on the putative “action” of his psyche during the creative process, and on all manner of motives and intentions, he eschewed the analysis of form as an inferior, if not an altogether irrelevant, interest. This shift of critical focus away from the artist’s completed work—which is to say, away from his objective accomplishment and its aesthetic commerce with historical precedent—and onto the psychodynamics of his spiritual life had an effect quite the opposite of what was intended. It alienated the visual realities of painting from the crux of the discussion, leaving the audience free to regard the creation as being little more than the psychological residue of the artist’s personal crisis.
#page#It is difficult, I believe, to read Hilton’s essay and ever again take the mellifluous phrase “action painting” at all seriously. I wish that essay and some other sober-minded interventions had been included.
Perl has done a superb job in living up to the title and subtitle of this book. His headnotes about each contributor are models of informed, dispassionate exposition: In the space of a paragraph or two, he locates what is distinctive about his subject, deftly summarizing his place in the cultural firmament of the moment. I did, however, close the volume with two, no, three, misgivings—about the volume, not the editor. One misgiving centered on the melancholy feeling that, after all, the subject of this “magnificent, cacophonous sort of oratorio” seems more and more dated. “Art in America, 1945–1970”: How important—important, I mean, in terms of aesthetic achievement—was it? Here we have nearly 1,000 pages devoted to an artistic flowering that, in retrospect, seems more a sociological than an artistic triumph.
My second misgiving revolves around the signposts of the book’s subtitle: Abstract Expressionism, Pop Art, Minimalism. Much in the book, and several figures whose work is reprinted in the book, have almost nothing to do with any of those movements. Fairfield Porter, for example, was a remarkable painter, and a percipient critic, but his signature work does not belong to the realm of Abstract Expressionism, Pop Art, or Minimalism.
“Well, the title says ‘Writing from the Age of . . .’” True enough. But when I step back and ponder the significance of the three movements named in the subtitle, my misgiving increases, for a couple of reasons. For one thing, even the highest-octane phenomenon, Abstract Expressionism, looks more and more like a circuitous tributary, not to say a wrong turn, off the main current of Western artistic endeavor. And Pop Art, what was that? Philip Johnson, who was about as close to Pop Art as an architect can come and keep his license, once said that post-modernism insinuated “the giggle” into architecture. Pop Art did the same for art. As Andy Warhol put it, “Art is what you can get away with.” What do we think about that? And as for Minimalism, I think Clement Greenberg had it right when he noted in “Recentness of Sculpture” (another piece I wish had been included here) that Minimalism represents the triumph of ideation over aesthetics. With Minimalist art, as a popular slogan put it, “what you see is what you see.” C’est tout, and it’s not much.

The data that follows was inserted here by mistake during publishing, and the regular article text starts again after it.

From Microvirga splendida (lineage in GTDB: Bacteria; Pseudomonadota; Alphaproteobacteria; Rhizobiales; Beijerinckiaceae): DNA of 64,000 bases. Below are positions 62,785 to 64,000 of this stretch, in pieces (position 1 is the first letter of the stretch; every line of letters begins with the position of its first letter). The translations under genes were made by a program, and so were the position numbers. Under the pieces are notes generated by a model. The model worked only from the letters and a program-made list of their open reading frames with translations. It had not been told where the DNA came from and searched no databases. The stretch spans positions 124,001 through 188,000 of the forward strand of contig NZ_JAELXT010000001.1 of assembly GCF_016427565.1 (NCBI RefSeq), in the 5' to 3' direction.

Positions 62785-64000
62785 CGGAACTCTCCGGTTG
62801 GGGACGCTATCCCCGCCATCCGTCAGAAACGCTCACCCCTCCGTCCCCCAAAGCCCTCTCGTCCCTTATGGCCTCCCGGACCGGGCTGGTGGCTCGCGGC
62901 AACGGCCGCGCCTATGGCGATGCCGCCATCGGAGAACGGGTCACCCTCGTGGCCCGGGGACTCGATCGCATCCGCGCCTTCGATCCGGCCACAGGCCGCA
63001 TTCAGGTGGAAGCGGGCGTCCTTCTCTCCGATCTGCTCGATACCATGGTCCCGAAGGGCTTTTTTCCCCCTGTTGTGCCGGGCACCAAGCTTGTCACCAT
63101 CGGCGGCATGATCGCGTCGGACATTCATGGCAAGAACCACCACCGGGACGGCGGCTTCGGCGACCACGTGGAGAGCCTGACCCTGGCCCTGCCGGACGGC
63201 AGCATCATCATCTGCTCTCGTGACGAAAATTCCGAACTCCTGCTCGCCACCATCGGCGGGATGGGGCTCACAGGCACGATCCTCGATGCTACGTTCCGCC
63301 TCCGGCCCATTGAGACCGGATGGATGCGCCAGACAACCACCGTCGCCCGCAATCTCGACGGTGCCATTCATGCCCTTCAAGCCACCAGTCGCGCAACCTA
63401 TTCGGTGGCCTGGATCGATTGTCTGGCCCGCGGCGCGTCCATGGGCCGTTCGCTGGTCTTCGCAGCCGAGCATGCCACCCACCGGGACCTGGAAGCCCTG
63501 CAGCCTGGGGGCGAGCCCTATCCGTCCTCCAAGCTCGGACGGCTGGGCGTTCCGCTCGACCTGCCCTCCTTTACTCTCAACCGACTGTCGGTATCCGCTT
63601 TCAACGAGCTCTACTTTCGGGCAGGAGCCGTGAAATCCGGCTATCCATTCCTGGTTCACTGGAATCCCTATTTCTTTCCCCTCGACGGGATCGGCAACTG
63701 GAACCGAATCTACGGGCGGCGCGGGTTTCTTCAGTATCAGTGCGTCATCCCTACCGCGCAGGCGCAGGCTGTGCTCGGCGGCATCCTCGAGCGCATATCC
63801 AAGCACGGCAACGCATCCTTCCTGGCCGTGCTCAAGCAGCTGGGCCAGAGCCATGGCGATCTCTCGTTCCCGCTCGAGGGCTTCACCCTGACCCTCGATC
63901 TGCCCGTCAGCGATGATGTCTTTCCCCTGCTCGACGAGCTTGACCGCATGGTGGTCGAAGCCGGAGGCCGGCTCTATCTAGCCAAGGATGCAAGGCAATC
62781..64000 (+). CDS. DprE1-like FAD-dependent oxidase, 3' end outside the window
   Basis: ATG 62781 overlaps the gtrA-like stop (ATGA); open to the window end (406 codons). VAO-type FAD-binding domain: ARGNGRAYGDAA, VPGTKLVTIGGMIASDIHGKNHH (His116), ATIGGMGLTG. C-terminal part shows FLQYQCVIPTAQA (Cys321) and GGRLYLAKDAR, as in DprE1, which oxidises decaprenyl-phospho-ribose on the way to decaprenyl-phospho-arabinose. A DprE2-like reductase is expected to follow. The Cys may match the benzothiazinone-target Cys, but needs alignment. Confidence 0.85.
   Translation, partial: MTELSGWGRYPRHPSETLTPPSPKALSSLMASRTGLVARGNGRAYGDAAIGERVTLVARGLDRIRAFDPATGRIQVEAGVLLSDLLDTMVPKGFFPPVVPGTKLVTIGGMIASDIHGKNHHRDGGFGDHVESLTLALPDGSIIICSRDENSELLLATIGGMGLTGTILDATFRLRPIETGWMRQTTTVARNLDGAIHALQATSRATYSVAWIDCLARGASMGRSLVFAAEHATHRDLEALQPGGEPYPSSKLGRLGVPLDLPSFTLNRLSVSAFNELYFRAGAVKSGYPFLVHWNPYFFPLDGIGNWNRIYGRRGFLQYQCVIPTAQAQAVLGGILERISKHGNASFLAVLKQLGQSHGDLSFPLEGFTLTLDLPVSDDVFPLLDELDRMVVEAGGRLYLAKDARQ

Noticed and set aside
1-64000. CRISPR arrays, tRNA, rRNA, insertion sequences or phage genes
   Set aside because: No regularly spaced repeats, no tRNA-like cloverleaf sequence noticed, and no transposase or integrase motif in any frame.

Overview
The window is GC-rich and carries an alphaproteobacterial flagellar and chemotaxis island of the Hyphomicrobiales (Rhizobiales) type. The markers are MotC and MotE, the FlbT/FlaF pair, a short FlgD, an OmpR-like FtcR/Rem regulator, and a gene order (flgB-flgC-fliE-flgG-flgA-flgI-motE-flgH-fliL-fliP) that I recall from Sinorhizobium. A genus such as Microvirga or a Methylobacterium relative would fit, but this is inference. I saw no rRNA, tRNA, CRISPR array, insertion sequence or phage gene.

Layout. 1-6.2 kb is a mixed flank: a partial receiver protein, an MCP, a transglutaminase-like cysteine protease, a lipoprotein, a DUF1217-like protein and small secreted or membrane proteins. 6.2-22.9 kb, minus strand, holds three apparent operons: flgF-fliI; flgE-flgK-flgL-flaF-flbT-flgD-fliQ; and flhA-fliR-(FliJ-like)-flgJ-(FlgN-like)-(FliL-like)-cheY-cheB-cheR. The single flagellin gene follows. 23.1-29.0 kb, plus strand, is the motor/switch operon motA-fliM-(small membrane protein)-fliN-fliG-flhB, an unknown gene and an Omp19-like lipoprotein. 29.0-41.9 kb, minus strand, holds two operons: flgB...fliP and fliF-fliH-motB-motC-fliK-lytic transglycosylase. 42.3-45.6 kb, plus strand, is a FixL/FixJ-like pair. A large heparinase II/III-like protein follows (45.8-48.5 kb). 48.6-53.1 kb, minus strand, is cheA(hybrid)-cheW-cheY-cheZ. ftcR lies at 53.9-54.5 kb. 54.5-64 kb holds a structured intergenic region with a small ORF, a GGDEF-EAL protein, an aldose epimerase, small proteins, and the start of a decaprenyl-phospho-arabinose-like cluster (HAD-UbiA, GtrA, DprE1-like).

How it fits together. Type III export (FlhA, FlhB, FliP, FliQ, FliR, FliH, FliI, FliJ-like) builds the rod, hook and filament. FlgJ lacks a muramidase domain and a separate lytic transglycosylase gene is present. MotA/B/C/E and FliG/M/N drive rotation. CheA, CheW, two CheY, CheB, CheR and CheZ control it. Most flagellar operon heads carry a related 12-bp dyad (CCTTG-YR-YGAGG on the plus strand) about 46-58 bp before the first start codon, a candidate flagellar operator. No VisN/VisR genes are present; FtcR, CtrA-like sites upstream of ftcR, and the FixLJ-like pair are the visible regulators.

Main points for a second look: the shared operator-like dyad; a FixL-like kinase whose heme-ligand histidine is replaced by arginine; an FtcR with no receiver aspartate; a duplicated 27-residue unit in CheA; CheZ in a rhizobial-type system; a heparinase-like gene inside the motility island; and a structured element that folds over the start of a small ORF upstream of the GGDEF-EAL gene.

Jed Perl has done a splendid job harvesting the fruit in his assigned garden. Unfortunately, the garden itself turns out to have produced more infertile sports than fecund and nourishing produce. Abstract Expressionism, which once bestrode the cultural landscape like a colossus, seems smaller and smaller as the years go by, a faintly embarrassing curiosity more than a major achievement. And the same goes, a fortiori, for Pop Art and Minimalism. The former never even took itself seriously; the latter exuded the look of seriousness without the accomplishment.
One can disagree about the nature of the achievement of this art, and I have reason to suspect that Jed Perl would disagree vigorously with my deflationary assessment. Yet even if you think Jackson Pollock (say) and Andy Warhol were great geniuses—artistic geniuses, I mean, not marketing gurus—you might still wonder (and this brings me to my final misgiving) about the place of this volume in the canon of the Library of America. When the LoA was started, in 1979, its model was the Bibliothèque de la Pléiade, the elegant series of French classic authors.
The brainchild of a small handful of public intellectuals, including Edmund Wilson and Jason Epstein, the Library of America was meant to provide a suitable typographic domicile for America’s best and most important writers. That indeed is how it started. But for some years past, the franchise, in order to keep the presses rolling, has lowered its entry standards again and again. What was meant to enshrine in uniform volumes the pinnacle of American literature now publishes all manner of trendy ephemera, from the novels of Elmore Leonard to the essays of Susan Sontag and the movie criticism of Pauline Kael. What’s next?
Art in America is a worthy volume. Edmund Wilson might well have enjoyed thumbing through it. But I doubt he would have approved of its inclusion in the Library of America.
– Mr. Kimball, editor of The New Criterion, is the author of Art’s Prospect: The Challenge of Tradition in an Age of Celebrity and The Rape of the Masters: How Political Correctness Sabotages Art.